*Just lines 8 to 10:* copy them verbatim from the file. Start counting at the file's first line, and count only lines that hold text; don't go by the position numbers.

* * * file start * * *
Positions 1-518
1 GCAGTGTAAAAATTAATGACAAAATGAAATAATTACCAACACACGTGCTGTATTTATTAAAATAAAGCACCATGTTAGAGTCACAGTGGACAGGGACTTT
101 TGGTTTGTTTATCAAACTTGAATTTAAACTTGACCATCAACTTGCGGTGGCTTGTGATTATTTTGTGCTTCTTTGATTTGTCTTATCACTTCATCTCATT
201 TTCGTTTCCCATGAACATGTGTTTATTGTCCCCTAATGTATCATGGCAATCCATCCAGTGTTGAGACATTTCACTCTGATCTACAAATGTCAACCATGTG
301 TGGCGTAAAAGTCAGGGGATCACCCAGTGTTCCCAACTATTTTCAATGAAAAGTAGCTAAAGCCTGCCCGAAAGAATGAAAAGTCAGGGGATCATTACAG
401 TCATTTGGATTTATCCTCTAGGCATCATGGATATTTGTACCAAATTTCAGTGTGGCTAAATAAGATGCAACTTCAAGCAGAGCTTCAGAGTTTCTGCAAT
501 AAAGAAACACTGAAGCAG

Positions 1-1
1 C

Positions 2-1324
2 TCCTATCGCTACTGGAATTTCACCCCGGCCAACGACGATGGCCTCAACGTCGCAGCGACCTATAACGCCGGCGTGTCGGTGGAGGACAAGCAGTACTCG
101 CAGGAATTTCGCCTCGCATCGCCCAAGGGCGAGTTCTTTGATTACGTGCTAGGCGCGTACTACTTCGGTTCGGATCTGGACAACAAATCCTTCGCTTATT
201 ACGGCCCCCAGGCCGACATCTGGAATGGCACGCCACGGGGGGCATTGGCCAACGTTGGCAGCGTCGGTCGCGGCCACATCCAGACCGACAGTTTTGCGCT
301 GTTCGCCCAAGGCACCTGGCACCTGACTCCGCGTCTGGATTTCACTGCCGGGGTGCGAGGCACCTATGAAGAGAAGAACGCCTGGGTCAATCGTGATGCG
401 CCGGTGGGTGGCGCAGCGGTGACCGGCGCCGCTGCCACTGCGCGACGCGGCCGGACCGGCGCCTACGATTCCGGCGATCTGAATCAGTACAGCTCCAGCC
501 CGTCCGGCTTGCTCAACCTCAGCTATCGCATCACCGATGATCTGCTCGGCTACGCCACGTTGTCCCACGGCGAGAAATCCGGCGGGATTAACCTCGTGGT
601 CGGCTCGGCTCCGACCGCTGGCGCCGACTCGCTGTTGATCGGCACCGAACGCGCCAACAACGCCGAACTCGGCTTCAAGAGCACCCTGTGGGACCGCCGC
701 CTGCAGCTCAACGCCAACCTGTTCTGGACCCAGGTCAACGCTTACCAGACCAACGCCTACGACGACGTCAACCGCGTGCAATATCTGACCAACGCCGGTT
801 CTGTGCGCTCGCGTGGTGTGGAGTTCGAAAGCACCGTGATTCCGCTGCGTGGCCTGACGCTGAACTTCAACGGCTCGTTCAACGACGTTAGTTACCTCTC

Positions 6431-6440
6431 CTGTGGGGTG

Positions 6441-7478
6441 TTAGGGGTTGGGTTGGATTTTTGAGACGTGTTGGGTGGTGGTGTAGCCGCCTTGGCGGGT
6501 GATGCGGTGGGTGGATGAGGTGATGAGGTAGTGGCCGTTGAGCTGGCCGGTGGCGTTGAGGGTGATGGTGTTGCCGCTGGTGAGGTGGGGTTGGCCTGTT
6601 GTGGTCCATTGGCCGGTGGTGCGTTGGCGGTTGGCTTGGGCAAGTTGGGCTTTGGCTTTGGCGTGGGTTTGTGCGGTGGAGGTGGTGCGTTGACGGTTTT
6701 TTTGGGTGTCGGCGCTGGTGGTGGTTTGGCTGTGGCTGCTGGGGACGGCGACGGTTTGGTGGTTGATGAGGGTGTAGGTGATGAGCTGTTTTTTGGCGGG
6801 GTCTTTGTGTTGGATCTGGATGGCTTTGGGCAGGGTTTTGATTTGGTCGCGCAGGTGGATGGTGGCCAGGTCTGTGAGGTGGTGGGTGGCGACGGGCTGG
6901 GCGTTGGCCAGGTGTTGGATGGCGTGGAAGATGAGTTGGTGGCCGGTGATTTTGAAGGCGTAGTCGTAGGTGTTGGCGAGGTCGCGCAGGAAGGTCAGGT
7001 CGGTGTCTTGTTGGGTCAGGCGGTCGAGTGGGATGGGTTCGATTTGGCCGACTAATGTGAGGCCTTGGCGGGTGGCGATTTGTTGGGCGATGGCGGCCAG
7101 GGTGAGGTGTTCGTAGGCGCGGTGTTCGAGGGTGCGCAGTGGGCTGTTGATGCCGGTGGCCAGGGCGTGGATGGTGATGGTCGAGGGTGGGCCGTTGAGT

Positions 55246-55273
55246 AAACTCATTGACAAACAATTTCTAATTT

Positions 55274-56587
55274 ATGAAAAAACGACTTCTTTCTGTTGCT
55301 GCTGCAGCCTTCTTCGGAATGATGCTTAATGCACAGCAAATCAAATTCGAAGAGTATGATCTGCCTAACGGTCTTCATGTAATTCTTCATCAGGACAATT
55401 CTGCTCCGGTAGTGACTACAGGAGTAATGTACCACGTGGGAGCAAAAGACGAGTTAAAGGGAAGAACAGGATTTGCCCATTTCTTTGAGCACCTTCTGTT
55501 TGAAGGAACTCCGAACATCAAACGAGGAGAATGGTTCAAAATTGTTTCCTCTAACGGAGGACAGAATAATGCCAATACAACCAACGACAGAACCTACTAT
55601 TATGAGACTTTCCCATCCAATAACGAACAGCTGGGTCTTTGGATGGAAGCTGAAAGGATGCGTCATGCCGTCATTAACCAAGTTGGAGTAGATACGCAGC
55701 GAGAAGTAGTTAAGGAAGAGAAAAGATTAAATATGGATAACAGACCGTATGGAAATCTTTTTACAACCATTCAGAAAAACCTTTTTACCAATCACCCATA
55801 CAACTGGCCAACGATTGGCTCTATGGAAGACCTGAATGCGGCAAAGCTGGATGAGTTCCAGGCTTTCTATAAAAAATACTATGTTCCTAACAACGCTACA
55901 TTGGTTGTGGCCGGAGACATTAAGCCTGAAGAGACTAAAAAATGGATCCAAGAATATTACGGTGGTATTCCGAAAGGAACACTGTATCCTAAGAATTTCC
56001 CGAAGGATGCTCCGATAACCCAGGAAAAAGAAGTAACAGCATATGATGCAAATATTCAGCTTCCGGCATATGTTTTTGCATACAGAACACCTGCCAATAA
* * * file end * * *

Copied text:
Positions 1-1
1 C

Positions 2-1324